It is used when installing moldings, windows, doors and vents. It waterproofs overlapping metal and seals around fasteners when they are inserted through the tape.
Can be trimmed to width with a utility knife."


sounds like the new stuff is better than the old stuff.. figures right..

Quote:
Originally Posted by Larry C View Post
I've installed the Maxim skylights on 2 Airstreams, using Sikaflex sealant, and have never had a leak. It is true it could make removing the Maxims a problem, but the chances of having to remove them is pretty remote....

Larry
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Old 05-11-2016, 08:31 AM   #316
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I was going to write you back when I finally got my order in. I am assuming your curbs were the same size as mine and you went a full half inch larger in each dimension. Is this correct?
Yes Joe, you are correct. I decided to go 1/2" larger than my best measurement. When you think about it, that is only 1/4" on each side. This is the size that I know has been installed and works fine. It is also the size that Dave at Maxim recommended. I hope to have mine in a couple of weeks? I went with the white powder coated frame, which Maxim does not do in house, that added another week or so.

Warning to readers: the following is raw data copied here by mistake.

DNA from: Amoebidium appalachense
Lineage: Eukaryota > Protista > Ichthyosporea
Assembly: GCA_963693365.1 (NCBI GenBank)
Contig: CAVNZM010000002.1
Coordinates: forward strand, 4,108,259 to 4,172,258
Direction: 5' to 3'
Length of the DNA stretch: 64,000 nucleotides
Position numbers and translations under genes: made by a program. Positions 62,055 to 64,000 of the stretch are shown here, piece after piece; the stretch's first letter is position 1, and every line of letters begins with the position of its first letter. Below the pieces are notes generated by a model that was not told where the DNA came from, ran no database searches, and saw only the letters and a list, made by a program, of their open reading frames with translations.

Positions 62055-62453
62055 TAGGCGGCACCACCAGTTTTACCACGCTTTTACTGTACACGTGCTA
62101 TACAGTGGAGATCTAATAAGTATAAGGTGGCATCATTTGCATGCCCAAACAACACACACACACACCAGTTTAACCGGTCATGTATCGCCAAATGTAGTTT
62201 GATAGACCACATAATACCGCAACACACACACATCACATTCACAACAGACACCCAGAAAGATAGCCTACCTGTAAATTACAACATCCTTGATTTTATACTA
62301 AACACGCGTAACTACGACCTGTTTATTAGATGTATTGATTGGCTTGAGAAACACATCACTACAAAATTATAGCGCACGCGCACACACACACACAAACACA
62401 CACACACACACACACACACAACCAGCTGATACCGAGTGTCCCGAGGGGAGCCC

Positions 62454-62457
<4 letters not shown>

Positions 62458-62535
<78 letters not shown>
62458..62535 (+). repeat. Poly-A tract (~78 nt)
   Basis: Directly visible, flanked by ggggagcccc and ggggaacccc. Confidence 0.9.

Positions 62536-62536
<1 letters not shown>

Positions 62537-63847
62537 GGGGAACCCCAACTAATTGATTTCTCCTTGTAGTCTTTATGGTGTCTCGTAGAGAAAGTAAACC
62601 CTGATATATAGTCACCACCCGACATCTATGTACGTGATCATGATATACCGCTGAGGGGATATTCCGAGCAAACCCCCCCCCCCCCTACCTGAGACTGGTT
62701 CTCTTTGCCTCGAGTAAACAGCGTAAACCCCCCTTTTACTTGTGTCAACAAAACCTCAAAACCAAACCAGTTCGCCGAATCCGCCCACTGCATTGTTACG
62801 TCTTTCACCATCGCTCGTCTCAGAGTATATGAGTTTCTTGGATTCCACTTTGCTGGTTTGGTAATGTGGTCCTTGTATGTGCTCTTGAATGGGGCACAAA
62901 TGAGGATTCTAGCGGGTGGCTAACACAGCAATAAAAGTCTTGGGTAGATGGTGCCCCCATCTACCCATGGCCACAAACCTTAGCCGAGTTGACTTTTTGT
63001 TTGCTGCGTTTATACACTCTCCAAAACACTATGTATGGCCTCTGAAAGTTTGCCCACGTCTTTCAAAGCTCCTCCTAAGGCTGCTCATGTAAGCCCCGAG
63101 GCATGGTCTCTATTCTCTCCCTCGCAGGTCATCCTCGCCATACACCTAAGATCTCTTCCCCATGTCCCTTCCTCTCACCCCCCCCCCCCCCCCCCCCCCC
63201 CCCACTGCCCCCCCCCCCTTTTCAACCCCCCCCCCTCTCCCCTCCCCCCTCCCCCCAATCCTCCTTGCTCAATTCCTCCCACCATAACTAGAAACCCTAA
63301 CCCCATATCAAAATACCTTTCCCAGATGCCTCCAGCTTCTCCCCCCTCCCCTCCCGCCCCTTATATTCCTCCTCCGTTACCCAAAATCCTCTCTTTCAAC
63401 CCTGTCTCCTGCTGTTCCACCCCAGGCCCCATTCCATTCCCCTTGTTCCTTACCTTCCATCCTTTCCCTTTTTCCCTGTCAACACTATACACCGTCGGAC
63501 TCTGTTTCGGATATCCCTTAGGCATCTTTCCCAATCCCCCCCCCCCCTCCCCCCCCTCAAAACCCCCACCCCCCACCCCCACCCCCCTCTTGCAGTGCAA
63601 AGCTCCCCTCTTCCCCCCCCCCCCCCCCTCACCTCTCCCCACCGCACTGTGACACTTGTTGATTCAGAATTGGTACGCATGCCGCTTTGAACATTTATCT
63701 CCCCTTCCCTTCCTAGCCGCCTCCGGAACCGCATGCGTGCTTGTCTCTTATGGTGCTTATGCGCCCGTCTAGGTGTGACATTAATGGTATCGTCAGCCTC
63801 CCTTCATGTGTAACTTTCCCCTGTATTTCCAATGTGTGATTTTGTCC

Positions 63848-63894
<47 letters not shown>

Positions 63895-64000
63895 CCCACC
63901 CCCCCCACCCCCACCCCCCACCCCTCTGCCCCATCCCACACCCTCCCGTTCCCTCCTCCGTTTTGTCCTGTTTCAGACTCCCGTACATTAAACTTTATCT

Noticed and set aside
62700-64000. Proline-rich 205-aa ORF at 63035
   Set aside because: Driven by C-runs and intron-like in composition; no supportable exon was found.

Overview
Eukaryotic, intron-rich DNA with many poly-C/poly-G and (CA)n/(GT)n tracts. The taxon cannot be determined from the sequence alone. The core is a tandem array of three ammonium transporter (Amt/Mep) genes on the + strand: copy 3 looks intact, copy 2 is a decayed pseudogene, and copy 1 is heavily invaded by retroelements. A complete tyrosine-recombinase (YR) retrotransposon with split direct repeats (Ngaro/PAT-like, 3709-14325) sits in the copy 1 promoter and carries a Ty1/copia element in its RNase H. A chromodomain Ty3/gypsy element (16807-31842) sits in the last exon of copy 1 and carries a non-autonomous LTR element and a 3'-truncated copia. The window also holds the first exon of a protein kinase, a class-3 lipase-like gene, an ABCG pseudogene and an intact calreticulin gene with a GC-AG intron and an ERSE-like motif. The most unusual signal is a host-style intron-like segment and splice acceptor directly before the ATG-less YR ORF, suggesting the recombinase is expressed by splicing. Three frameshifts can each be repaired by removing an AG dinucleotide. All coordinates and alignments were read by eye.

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Old 05-12-2016, 07:42 PM   #317
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Was in a "severe thunderstorm" or squall line last night at the KOA camp ground in Amarillo, TX. Festivities included 30 mph wind gusting to 60 which hit the 23D broadside (hitched to car and no stabilizers down, just on tires) and really rocked the boat and was not a pleasant experience. The waves of rain were interspersed with " to " hail which resounded loudly on the aluminum skin and five solar panels. There was no failure of the Maxim Skylight, the two Maxxfans or other stuff on my roof. The windshield did crack on the Mercedes. The campground was flooded briefly much to the dismay of the tent campers.